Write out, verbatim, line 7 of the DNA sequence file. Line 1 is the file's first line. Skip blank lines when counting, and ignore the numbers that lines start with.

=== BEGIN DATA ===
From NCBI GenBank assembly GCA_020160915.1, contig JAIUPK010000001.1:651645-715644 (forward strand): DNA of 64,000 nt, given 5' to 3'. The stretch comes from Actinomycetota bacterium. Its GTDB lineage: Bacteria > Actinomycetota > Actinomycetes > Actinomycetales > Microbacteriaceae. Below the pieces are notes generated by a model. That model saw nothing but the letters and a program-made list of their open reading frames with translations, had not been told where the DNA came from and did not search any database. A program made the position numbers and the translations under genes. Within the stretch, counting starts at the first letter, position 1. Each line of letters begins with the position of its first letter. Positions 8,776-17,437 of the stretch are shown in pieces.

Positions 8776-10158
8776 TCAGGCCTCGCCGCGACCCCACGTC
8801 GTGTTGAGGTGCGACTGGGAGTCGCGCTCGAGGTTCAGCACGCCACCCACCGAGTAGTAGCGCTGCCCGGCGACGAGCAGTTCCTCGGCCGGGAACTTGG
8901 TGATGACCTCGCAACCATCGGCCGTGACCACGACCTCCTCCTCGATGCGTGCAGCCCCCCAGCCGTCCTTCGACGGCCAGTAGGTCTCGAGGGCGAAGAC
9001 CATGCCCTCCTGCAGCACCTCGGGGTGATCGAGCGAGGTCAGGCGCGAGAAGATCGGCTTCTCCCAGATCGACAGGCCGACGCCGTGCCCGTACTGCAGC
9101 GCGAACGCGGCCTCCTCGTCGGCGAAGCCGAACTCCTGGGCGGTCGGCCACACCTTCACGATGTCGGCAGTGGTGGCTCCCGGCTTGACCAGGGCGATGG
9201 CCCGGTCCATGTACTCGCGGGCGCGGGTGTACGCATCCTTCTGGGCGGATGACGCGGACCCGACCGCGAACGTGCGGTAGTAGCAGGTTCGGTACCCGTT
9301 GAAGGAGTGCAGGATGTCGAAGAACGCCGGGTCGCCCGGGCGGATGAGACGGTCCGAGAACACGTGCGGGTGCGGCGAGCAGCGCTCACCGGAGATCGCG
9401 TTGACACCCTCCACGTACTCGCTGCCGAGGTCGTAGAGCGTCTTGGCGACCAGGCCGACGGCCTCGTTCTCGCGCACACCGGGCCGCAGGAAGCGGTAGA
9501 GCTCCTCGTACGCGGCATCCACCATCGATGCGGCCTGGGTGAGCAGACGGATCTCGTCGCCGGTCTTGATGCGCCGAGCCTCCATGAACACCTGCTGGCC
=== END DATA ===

9101 GCGAACGCGGCCTCCTCGTCGGCGAAGCCGAACTCCTGGGCGGTCGGCCACACCTTCACGATGTCGGCAGTGGTGGCTCCCGGCTTGACCAGGGCGATGG